Thing I don't get about this is the standards. Maybe general government use isn't the same, but back when I used to work for a company that made military equipment everything had to be to military specifications. Any changes had to be reviewed and approved by the DOD. I don't know if things have changed over the last 15 years, but this was a BIG deal then.
        • Re: (Score:3, Informative)

          The NSA fabs its own processors at Fort Meade.

          Most of these other chips are general purpose and used in a wide range of commercial applications. The idea in investing in the additional infrastructure to produce components locally will mean more foreign debt for US, increased taxes and would probably fail in the long run since licensing costs of all the various chips out there used in defence/aerospace would kill you if your only serving the military (commercial organisations wont buy if they can source it

    • Re: (Score:3, Informative)

      by Arioch5 ( 856338 )
      Being that I work for an engineering company which almost exclusively works on DoD contracts (or sub contracts). I can tell you first hand that DoD material does depend on global hardware companies. Almost any type of chip out there has a military rated version available. Heck there's even a term Military COTS (Military Commercial Off The Shelf), for items that are specifically designed for military use using readily available off the shelf parts. What I would ask you is how could you possibly expect th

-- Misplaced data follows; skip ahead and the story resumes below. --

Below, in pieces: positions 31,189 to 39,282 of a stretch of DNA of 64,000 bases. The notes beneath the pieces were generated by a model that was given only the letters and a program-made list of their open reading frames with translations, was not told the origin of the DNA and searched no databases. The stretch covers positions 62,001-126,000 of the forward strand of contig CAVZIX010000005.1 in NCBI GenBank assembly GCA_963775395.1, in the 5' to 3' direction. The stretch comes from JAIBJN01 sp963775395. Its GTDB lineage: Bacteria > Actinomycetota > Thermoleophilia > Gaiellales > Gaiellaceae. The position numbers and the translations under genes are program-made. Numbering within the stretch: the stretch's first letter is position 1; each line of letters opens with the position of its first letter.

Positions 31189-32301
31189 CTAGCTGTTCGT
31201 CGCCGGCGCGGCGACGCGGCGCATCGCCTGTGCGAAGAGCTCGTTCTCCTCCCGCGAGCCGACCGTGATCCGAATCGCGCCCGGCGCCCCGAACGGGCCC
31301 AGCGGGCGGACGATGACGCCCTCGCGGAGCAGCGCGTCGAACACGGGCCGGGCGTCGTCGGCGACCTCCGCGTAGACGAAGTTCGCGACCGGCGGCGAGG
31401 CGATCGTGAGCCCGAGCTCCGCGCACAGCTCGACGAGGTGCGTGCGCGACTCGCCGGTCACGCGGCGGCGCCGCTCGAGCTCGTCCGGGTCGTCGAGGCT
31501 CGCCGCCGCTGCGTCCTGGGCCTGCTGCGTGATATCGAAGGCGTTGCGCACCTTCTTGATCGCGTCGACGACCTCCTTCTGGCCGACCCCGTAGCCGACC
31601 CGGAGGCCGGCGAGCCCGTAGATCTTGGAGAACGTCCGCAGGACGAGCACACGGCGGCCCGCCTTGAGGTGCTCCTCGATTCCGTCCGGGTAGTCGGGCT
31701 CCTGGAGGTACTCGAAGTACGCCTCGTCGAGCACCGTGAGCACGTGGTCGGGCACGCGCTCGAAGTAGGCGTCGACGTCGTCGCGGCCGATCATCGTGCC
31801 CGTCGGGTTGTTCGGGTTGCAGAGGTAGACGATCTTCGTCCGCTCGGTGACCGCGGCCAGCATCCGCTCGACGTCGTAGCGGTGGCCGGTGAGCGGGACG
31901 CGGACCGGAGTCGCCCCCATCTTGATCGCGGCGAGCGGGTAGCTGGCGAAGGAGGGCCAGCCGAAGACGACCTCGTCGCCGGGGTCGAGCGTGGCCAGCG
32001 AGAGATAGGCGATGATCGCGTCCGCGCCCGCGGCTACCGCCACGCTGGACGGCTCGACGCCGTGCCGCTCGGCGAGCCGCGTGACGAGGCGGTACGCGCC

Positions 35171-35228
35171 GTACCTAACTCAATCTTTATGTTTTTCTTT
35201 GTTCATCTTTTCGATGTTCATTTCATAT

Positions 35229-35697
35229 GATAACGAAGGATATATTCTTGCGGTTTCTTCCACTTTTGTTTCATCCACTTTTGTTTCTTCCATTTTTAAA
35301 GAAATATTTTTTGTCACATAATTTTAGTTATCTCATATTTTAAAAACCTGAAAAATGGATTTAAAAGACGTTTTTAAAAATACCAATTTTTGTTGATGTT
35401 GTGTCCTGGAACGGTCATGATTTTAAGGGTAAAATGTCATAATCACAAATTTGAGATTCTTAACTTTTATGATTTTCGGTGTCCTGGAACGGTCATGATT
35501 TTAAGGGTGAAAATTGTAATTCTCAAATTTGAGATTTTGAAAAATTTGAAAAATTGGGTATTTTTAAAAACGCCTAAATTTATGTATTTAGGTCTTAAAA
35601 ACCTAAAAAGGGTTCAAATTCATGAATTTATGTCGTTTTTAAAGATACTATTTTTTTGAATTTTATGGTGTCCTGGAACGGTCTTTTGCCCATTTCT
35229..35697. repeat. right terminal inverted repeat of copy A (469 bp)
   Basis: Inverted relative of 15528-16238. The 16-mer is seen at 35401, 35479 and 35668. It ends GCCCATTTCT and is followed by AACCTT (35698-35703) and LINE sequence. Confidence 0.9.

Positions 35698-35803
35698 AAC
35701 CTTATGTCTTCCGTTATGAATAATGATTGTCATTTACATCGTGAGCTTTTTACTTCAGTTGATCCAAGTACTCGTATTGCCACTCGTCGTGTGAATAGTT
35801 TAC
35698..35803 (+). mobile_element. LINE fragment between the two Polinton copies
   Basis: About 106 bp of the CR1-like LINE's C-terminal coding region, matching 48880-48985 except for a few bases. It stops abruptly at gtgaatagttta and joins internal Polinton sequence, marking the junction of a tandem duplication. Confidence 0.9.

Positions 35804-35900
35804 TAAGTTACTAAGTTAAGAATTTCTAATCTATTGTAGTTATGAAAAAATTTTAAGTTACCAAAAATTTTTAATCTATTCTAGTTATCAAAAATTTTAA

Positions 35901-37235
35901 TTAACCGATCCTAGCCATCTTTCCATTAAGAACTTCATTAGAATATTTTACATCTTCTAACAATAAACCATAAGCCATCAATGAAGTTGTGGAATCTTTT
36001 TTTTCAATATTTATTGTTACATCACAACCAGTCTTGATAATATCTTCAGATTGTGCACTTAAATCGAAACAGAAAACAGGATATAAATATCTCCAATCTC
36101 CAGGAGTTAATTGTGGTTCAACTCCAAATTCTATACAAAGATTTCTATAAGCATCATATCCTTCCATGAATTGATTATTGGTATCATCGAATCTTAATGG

• In the traditional sense?

      If the US government (by extension, the wealthy, the connected, the power brokers, then the consumers/prosumers) want cheap goods, then they will be made in China or elsewhere. If the US wants security to not be threatened by counterfeit goods (bads) then it OUGHT to SHUT UP and bite the bullet and manufacture ALL infrastructure-threat-capable electronics domestically.

      But, it can't. It can't because to do so would buck or contravene many conventions, trade acts, and agreements. If t
    • Re:TFA (Score:4, Informative)

      by VValdo ( 10446 ) on Monday March 10, 2008 @04:55PM (#22707836)
      Doesn't this really mean war, not terror?

      I think it would depend on the context. From TFA:

      However, not all experts agree that the risk is severe. After all, there's never been a report of a foreign country or criminal outfit using such technology to steal information or commit sabotage. (The United States did successfully conduct such a mission against the Soviet Union during the Cold War.)